Russia relies on domestic aircraft production – Economy

The prospects for Russian airlines and the aircraft industry were beyond bleak. Since the beginning of 2022, airlines have no longer been allowed to fly to many of their destinations abroad. The leasing contracts for a large part of the fleet, consisting largely of Boeing and Airbus aircraft, were terminated without notice. Western suppliers cannot send components for new machines or spare parts for old ones to Russia. Airbus and Boeing had to stop communicating with their Russian customers. All in all, it seemed a pretty good recipe for slowing down the industry.

The sanctions imposed by the West on Russia over the war in Ukraine were intended to hit aviation, one of the country’s key economic sectors. But more than a year after the start of the war, a large part of the Russian civilian aircraft fleet is still flying. At the same time, Russia is trying at great expense to revive the domestic industry so that more and more Western machines can be replaced by Russian ones in the next few years. By around 2030, the transformation should be so advanced that the industry is independent of the West. Until then, improvise.

It’s like traveling back in time to Soviet times. At that time, Russian airlines mainly flew domestically and to friendly countries. The machines they used were technically outdated and inefficient, the state-owned industry built the jets with the support of billions in subsidies and without Western technology. The collapse of the Soviet Union was also the end of an era, as domestic airlines quickly discovered how much more economical and reliable the Airbus and Boeing models were than those of Tupolev or Ilyushin. Since the airlines were extremely cash-strapped in the early 1990s, they usually financed the new fleets through leasing deals, which until recently was the dominant financial tool in the Russian aviation sector.

After the leasing companies terminated the contracts without notice, the Russian government forbade the domestic airlines to return the machines and had the fleet, which had previously been registered mainly in Bermuda and Ireland, transferred to Russia, a state-ordered theft of more than 500, so to speak airplanes. According to Russian information, the actual owners were able to confiscate fewer than 100 machines – the leasing companies had to book billions in special depreciation. In any case, the machines are worthless on the international market because flight movements, repairs and maintenance can no longer be traced.

Speaking of maintenance: Actually, the majority of the Russian fleet should have been grounded long ago, because the flow of spare parts deliveries to the country should have dried up with the embargo. But according to estimates, around 1,000 of the around 1,200 machines in total are still flying. Apparently there are still enough ways to bring spare parts into the country via third countries that disregard the embargo. And if it really doesn’t go any further, machines are put on the ground and cannibalized.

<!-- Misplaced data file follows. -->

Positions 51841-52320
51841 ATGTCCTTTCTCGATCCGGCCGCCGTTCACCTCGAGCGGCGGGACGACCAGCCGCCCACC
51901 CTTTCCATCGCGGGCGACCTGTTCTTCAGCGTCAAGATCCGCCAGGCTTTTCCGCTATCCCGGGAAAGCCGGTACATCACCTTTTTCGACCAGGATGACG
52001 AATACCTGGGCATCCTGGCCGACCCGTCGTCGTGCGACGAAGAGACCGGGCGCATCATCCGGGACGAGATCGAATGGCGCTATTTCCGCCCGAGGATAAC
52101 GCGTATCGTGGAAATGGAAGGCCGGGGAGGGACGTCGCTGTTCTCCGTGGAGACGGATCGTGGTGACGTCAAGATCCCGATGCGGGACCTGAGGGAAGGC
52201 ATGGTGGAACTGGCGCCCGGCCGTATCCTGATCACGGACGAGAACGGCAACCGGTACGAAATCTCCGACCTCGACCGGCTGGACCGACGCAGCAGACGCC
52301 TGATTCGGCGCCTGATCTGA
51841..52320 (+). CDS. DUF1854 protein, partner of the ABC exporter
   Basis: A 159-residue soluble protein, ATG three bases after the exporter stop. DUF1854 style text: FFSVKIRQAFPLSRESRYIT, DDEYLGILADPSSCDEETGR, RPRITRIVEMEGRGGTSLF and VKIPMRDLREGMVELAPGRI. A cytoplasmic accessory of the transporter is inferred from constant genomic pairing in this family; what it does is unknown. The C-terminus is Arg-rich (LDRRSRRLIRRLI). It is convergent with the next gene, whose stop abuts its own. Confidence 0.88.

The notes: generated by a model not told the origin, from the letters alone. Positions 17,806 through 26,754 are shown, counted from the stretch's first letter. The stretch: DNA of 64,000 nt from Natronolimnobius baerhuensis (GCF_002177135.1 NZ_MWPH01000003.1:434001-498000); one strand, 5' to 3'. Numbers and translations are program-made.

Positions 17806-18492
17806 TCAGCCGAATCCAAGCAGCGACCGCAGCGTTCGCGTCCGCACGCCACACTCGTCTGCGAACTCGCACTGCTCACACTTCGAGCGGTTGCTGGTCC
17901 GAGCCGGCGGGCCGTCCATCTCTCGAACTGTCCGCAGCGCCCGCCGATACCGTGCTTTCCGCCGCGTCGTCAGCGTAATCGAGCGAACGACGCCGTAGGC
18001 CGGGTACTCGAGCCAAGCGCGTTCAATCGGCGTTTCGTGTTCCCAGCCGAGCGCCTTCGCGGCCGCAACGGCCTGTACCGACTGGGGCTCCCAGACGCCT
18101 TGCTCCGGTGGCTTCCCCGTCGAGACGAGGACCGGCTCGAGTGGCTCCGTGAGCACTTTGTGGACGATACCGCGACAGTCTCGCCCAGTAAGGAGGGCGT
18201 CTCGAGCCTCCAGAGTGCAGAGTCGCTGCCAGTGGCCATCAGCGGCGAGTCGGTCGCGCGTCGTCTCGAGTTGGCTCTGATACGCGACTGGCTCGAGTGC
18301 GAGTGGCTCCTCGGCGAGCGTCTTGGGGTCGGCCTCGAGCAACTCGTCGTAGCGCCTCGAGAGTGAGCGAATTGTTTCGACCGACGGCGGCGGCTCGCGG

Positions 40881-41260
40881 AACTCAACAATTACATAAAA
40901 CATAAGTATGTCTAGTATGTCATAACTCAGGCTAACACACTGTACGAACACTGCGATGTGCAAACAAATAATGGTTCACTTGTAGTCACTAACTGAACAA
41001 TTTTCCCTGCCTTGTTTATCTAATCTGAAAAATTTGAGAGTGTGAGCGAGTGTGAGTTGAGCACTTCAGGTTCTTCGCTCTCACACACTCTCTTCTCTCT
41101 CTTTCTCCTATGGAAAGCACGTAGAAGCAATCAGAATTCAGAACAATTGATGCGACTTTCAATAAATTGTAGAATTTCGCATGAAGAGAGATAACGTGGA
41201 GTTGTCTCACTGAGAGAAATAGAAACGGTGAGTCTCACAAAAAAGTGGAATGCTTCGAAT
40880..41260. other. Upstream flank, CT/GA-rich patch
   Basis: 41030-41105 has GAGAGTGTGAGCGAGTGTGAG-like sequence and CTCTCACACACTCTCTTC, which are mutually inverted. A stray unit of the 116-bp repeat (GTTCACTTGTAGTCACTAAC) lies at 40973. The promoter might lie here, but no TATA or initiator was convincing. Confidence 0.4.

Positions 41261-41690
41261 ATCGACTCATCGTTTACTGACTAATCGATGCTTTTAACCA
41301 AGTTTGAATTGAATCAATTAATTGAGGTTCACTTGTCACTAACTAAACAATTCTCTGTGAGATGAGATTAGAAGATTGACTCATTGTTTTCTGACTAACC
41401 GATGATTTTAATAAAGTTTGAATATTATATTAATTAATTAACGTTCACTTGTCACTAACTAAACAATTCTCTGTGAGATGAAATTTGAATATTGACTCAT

The Tupolev Tu-214 is also to be built again

The exercise is tedious and can be risky if necessary repairs are delayed. Above all, however, it cannot be continued in the current scope in the long term, especially since the fleet alone is to be gradually renewed due to age. This is where the state-owned United Aircraft Corporation (UAC) comes into play, which has since absorbed a large part of the Russian aviation industry. According to the government, UAC is to deliver more than 1,000 new aircraft to domestic airlines by 2030. UAC builds – theoretically – two models that are reasonably international standard – the short and medium-haul aircraft MC-21 and the regional aircraft super jet.

In theory, because both were developed at a time when Russia still wanted and was allowed to cooperate a lot with the West. Now need both at the MC-21 as well as at super jet First of all, all Western components – engines, parts of the cockpit electronics or landing gear – are replaced by Russian ones. This usually takes several years. UAC now even has its own stake in the super jetproject, in which the Italian aviation group Leonardo is also involved, was sold to an investor from the United Arab Emirates. Final assembly is also to take place in Dubai in the future. Buyers should only be found in Russia or friendly countries. Apart from the sanctions that prevent aircraft exports from Russia: Russian industry has by no means designed its production capacities for such quantities of new aircraft. In order to bridge the time, the industry should even go back to the old Tupolev Tu-214 build, which dates back to Soviet times and since then actually only existed as a program on paper.

In order to somehow achieve all this, Russia is pumping huge amounts of subsidies into the industry: more than two billion US dollars went to the airlines just to compensate for additional costs and failures in 2022, four billion dollars are to be given to leased aircraft buy, more than three billion dollars for deals with Russian leasing companies and banks and around five billion dollars for the restart of domestic aircraft construction.

#Russia #relies #domestic #aircraft #production #Economy
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